Home > Reviews > PRINCESS MONONOKE (MONONOKE-HIME) – Joe Hisaishi


October 29, 1999 Leave a comment Go to comments

princessmononokeOriginal Review by Jonathan Broxton

Japanese Anime – or Manga, as it is often mistakenly referred to in this country – has been the subject of something of a boom in recent years. Until the release of respected films such as Roujin Z, Space Adventure Cobra, Legend of the Overfiend, Wings of Honneamise and Akira, Japanese animation was widely regarded as merely being the stuff of Saturday morning kids shows: badly dubbed adventure cartoons starring wide-eyed characters surrounded by garishly colorful backgrounds. Since the genre’s migration west, big-screen Anime has slowly built up a devoted cult following, and has become a highly respected art form in its own right. Princess Mononoke, which is hitting these shores two years after it broke all the domestic box-office records, is touted as being the genre’s pinnacle.

Based on an ancient Japanese poem, the film tells the story of an age-old conflict between Lady Eboshi, the leader of the ruthless Tatara clan, and San, the Princess Mononoke, a human woman raised by wolves who acts as the defender of the Gods of the Forest whose homeland is being invaded by the unrelenting machinery of Eboshi and her minions. In the midst of this chaos San meets and falls in love with a young warrior named Ashitaka – a blossoming romance which could ultimately mean victory for Eboshi and the ultimate defeat of the Gods. After taking Japanese cinema-goers by storm in 1997, Princess Mononoke was snapped up by the Miramax company and became the first Anime to receive a theatrical release in the States. With a re-dubbed voice cast that included Minnie Driver, Billy Bob Thornton and Gillian Anderson, Princess Mononoke was received as a dramatic and technical triumph, with many critics citing composer Joe Hisaishi’s score as one of its standout elements.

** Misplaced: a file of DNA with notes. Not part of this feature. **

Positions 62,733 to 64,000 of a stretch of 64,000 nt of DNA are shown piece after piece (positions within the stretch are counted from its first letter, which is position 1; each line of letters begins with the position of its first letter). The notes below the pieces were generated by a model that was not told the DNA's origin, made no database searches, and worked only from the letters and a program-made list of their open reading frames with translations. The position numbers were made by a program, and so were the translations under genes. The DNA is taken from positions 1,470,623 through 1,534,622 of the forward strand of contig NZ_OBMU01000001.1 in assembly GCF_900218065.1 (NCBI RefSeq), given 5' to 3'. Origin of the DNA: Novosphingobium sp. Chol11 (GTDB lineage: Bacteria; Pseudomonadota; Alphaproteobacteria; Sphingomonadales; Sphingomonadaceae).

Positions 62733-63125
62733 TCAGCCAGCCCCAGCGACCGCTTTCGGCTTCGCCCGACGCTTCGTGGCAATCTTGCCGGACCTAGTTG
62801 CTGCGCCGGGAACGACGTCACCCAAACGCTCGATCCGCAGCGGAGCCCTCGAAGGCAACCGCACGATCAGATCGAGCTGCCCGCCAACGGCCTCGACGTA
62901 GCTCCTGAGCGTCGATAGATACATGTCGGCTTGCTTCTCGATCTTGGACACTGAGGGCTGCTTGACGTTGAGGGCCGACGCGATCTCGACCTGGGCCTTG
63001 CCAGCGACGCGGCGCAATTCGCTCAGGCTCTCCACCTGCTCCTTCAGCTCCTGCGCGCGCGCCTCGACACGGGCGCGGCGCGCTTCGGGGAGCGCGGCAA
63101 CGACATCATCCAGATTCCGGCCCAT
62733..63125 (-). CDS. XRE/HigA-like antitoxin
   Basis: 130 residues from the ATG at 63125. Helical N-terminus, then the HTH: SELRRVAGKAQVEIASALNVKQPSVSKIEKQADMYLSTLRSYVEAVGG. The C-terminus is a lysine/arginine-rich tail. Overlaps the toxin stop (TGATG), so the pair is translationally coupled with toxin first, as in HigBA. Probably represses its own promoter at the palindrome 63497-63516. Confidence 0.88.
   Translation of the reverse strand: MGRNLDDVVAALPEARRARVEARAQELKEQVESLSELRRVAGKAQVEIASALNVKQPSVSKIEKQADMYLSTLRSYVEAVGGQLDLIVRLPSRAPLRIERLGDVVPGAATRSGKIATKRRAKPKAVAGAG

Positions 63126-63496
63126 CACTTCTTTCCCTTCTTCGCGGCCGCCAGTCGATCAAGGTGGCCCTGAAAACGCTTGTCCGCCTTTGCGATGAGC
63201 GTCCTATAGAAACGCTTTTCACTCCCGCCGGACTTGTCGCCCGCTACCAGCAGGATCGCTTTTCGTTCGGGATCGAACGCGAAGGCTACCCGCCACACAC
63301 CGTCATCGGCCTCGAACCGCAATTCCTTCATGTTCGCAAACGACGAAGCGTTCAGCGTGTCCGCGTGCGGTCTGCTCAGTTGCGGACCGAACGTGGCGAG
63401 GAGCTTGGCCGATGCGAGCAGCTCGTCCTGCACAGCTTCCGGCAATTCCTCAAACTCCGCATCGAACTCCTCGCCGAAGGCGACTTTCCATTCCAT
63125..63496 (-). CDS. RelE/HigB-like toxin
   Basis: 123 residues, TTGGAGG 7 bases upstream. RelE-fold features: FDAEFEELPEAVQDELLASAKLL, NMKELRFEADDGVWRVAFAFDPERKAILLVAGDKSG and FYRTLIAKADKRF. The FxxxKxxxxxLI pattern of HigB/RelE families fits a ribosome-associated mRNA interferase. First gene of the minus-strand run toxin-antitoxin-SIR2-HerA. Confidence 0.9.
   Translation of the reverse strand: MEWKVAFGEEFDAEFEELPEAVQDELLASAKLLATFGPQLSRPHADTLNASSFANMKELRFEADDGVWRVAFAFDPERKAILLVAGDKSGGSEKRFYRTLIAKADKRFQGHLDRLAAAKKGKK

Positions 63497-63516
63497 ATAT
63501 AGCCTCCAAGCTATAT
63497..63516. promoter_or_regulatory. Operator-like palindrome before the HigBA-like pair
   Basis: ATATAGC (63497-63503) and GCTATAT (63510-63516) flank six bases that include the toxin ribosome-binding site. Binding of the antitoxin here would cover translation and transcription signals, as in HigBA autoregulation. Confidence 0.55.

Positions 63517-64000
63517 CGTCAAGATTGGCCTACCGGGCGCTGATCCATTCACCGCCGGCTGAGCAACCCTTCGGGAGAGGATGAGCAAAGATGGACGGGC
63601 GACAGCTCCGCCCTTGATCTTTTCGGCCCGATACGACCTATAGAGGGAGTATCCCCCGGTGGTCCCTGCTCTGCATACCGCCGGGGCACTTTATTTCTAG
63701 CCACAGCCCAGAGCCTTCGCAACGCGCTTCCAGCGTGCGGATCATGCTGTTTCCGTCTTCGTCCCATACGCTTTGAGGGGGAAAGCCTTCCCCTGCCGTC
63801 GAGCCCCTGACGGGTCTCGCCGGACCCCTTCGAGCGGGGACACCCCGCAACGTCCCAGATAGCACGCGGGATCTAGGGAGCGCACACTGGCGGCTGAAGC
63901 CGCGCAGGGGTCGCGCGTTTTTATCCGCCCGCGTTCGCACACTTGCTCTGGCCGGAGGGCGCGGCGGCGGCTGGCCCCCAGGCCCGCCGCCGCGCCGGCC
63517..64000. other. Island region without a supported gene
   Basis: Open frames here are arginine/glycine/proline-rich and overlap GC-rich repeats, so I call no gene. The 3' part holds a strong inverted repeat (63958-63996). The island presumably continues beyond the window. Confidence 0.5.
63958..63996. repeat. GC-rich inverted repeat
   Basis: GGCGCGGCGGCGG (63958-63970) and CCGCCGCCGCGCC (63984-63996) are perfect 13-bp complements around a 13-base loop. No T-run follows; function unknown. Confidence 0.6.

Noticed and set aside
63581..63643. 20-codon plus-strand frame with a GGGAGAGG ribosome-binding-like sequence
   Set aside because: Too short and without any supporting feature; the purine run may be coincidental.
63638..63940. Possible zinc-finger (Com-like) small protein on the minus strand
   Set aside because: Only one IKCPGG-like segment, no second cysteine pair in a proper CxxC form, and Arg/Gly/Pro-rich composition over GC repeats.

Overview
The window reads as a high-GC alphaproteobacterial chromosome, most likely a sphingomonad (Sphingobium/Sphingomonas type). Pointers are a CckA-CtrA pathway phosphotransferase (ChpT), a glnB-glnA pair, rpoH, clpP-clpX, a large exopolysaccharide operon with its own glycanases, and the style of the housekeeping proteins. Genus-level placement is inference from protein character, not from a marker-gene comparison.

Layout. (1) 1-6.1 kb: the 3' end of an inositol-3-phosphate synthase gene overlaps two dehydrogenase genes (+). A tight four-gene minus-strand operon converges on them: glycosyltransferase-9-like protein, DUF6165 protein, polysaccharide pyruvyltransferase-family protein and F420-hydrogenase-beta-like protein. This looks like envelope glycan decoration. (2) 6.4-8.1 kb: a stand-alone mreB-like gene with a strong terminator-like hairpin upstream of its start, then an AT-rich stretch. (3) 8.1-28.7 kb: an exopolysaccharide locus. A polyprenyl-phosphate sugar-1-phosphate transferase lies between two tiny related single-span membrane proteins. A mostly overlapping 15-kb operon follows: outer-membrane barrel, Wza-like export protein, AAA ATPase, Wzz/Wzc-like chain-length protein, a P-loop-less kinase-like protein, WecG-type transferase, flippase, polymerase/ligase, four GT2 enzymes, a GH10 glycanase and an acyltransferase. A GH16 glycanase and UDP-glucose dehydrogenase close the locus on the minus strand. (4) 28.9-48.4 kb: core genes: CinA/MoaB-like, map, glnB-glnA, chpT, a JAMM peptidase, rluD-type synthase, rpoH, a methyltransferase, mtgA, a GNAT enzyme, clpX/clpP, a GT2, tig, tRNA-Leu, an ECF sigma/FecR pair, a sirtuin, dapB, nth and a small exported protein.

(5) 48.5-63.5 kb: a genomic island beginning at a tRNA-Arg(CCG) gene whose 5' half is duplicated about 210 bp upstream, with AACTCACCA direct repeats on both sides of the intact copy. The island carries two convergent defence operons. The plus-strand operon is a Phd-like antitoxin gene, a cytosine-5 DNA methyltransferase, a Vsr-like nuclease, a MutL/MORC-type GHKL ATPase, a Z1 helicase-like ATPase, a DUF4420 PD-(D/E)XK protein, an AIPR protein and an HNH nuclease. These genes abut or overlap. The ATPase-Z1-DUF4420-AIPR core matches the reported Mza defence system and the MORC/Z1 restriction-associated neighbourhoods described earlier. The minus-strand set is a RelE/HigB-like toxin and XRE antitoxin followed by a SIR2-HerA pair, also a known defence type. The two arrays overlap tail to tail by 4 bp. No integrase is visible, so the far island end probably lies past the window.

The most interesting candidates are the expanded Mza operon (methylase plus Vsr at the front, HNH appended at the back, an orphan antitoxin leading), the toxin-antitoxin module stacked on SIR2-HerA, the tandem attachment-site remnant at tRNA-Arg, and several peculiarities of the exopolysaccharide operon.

Joe Hisaishi is held in as much esteem in his native country as Jerry Goldsmith and John Williams are over here. Hisaishi is an Oriental composer with a greatly Western style, meaning he regularly uses a symphony orchestra peppered with ethnic instruments and electronic effects to flavor his score. Until recently, I had only experienced Hisashi’s work through his regular collaborations with cult director Takeshi ‘Beat’ Kitano on films such as Boiling Point, Kids Return and Hana-Bi – and I hadn’t been overly impressed. However, favorable comparisons have been made between Hisaishi’s work on Princess Mononoke and that of John Williams and James Horner – and it is not difficult to see why. As befits the scope of the story, Hisaishi’s score is at times truly massive in scale, brimming with heroic orchestral passages, intriguing exotic and synthesised orchestrations.